The mainstream things taught in economics textbooks are increasingly being questioned. Infact not just being questioned but proven wrong when checked against real time evidence.
Stefan Avdjiev, Robert McCauley and Hyun Song Shin point to similar problems with International Finance.
Capital flows are traditionally viewed as the financial counterpart to savings and investment decisions. In textbooks, the unit of analysis is the national GDP area, and what is ‘external’ or ‘internal’ is defined with reference to its boundaries (e.g. Krugman et al. 2012, Obstfeld and Rogoff 1996). This perspective naturally leads to a focus on net capital flows between countries, and the current account indicates the borrowing requirement of the country as a whole.
Textbooks typically add two further features which appear innocuous but turn out to be hugely consequential for the conclusions. The first assumes that all sectors in the economy (firms, households, government) can be summed into one representative decision-maker. The second is that each economic area has its own currency and that currency is primarily used in that economic area. The upshot of these two additional assumptions is a ‘triple coincidence’ between: (1) the economic area defined by the GDP boundary; (2) the decision-making unit; and (3) the currency area.
No doubt, this is an elegant simplification for analytical purposes. However, as we argue in a paper presented at last October’s Economic Policy panel, and published recently, the assumption of the triple coincidence can mislead in a world of multinational firms and international currencies in which financial flows are important in their own right (Avdjiev et al. 2016).
They point to three evidences:
Consider three examples of how the triple coincidence can mislead.
The first example is cross-border banking and the subprime mortgage crisis in the US. Bernanke (2005) famously coined the term ‘global saving glut’ to explain how the large US current account deficit could coexist with easy US financial conditions during the run-up to the financial crisis. In line with the triple coincidence, Bernanke attributed these to excess saving in emerging economies combined with their preference for US financial assets.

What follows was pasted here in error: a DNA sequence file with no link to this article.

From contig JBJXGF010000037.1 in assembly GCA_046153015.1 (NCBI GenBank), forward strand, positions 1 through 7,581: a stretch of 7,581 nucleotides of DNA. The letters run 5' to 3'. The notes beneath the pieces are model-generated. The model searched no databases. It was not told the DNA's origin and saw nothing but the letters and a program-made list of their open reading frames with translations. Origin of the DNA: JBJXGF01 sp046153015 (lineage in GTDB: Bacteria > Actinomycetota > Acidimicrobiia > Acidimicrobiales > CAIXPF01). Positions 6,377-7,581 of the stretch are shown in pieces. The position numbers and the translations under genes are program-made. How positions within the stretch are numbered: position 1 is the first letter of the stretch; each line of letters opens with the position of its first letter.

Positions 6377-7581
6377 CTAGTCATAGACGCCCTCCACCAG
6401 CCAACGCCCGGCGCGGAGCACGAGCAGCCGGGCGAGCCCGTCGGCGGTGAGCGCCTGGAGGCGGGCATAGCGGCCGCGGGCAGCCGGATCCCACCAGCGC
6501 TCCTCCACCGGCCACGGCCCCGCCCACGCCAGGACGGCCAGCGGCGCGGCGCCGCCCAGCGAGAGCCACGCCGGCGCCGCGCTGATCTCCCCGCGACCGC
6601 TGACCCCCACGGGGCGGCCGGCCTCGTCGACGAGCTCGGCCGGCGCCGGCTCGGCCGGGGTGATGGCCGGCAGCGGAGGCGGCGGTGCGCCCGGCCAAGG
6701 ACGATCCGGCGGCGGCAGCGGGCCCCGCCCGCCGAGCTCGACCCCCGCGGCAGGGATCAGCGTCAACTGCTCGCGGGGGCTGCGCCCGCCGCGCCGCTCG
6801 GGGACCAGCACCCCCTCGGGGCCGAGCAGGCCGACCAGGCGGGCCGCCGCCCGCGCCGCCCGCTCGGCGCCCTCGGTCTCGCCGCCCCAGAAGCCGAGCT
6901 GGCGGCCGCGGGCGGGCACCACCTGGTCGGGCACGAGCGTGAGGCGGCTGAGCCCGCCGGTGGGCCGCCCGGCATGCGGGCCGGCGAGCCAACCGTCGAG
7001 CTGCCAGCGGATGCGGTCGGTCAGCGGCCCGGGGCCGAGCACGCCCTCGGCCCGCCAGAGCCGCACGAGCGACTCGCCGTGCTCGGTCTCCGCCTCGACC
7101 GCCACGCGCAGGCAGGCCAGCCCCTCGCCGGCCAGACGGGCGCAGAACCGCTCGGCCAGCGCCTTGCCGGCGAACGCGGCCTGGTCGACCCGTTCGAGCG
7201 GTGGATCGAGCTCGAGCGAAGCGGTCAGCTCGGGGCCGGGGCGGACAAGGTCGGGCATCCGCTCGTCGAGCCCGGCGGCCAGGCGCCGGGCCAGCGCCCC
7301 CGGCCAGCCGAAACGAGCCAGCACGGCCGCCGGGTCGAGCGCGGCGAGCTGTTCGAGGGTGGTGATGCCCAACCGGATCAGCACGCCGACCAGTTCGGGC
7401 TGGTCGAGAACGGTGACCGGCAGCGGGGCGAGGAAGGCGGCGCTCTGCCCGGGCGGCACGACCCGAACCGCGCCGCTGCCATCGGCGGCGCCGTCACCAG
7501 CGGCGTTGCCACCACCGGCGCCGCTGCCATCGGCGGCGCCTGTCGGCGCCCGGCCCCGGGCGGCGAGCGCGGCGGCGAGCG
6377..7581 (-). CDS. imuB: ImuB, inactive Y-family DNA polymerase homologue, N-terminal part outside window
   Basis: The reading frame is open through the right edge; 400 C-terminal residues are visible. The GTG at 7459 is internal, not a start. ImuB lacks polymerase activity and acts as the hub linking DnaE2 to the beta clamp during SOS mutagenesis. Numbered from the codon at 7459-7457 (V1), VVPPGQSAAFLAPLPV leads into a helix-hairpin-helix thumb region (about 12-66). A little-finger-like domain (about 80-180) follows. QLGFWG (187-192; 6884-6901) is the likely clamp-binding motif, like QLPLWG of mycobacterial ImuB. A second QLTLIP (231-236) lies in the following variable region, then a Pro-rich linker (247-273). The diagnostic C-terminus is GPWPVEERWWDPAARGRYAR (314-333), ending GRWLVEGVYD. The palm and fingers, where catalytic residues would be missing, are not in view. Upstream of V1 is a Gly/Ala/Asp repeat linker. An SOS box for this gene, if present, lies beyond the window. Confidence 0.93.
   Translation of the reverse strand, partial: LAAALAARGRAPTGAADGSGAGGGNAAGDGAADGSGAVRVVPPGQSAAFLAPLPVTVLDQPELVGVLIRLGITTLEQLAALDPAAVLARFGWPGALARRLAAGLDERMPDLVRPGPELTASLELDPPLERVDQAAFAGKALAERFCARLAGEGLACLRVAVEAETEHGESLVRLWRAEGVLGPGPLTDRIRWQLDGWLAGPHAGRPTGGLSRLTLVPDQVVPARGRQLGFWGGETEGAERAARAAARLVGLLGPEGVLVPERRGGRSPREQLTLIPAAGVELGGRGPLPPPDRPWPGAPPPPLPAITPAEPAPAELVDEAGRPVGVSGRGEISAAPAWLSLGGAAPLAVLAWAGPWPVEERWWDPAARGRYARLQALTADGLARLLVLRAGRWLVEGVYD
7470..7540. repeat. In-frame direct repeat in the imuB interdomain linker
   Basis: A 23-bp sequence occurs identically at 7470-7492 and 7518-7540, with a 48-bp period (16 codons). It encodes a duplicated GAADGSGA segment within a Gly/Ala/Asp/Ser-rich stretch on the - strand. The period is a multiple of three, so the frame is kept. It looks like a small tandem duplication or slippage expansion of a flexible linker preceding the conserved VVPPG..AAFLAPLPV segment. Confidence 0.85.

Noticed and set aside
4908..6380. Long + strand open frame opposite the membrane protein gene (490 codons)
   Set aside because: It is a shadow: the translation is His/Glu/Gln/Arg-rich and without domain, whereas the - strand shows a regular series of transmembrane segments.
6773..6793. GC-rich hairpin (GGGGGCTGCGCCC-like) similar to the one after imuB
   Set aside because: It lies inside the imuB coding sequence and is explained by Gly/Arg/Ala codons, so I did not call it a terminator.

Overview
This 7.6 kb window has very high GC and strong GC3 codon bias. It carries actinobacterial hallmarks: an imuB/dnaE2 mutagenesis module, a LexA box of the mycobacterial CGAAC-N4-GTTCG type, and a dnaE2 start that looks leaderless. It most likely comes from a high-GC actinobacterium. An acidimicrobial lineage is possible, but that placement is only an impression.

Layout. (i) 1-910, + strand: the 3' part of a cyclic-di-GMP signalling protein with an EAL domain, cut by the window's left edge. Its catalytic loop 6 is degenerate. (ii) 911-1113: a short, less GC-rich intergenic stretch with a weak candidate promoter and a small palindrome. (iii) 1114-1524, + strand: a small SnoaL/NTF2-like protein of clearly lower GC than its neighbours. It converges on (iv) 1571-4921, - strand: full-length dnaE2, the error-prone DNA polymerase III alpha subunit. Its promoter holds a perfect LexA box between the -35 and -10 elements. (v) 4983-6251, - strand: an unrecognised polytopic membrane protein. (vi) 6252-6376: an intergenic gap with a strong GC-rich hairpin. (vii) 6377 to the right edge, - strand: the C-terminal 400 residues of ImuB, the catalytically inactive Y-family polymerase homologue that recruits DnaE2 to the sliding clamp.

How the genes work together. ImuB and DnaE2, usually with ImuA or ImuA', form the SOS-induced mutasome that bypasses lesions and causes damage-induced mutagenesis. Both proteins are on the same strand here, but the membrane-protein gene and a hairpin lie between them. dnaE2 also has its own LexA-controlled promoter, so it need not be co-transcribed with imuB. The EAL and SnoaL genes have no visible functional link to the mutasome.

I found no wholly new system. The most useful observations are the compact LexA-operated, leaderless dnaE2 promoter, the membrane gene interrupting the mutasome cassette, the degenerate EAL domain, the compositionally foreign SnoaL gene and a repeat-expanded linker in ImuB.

In the event, however, emerging market investors were not the ones to bear the big losses from subprime mortgage securities. Instead, it was European investors, notably the banks, which took the hit. McGuire and Von Peter (2012) and Shin (2012) showed how European banks funded subprime portfolios by the ‘round-tripping’ of dollar funds from the US and back again. The dollars raised by borrowing from US money market funds flowed back to the United States through purchases of securities built on subprime mortgages (Figure 1). Since the outflows to Europe were matched by the inflows from Europe, the changes in net flows were negligible, so that these flows were virtually invisible to someone who looked only at the current account balance.
So gross flows are as important.
Other two examples look at why USD appreciated despite US running a Current account deficit and Korean won depreciated despite Current account surplus.
What is the way? Go bottom up or top down:
Post-crisis, there has been a growing recognition that it may no longer be enough to build the analytical framework of international finance purely around savings and investment decisions. In his Ely lecture at the 2012 American Economic Association meeting, Obstfeld (2012, p. 3) concludes that “large gross financial flows entail potential stability risks that may be only distantly related, if related at all, to the global configuration of saving-investment discrepancies” (see also Borio and Disyatat 2011, 2015).
Nevertheless, challenges lie ahead when we seek to move from a recognition of the inadequacy of our current accounting classifications towards a workable general equilibrium framework that transcends the triple coincidence. General equilibrium models deal with GDP components such as consumption and investment, and hence start with the GDP area as the unit of analysis. However, financial flows and balance sheets often do not map neatly on to the traditional macro variables that are measured within the GDP boundary.
To make progress, we can go in one of two directions. The first is to drill down to individual firms and households, using micro data. The second is to go in the opposite direction, and ‘drill up’ to use aggregate global data.
The rationale for the second strategy is that if we focus on global categories, such as global financial conditions or global appetite for risk, the lack of coincidence between the GDP areas and balance sheets matters less. At the global level, the numbers all add up to the same global total. Bruno and Shin (2015) is an example of how the global banking system can be analysed in just such a global model, and Cohen et al. (2016) explain how the BIS Global Liquidity Indicators can be motivated as indicators of global conditions.
Actually all this global talk only leads to more confusions. It should be taking each country differently and drill down the micro data.
I mean there is atleast some talk happening at conference/research level. But textbooks and teaching broadly remain unchanged.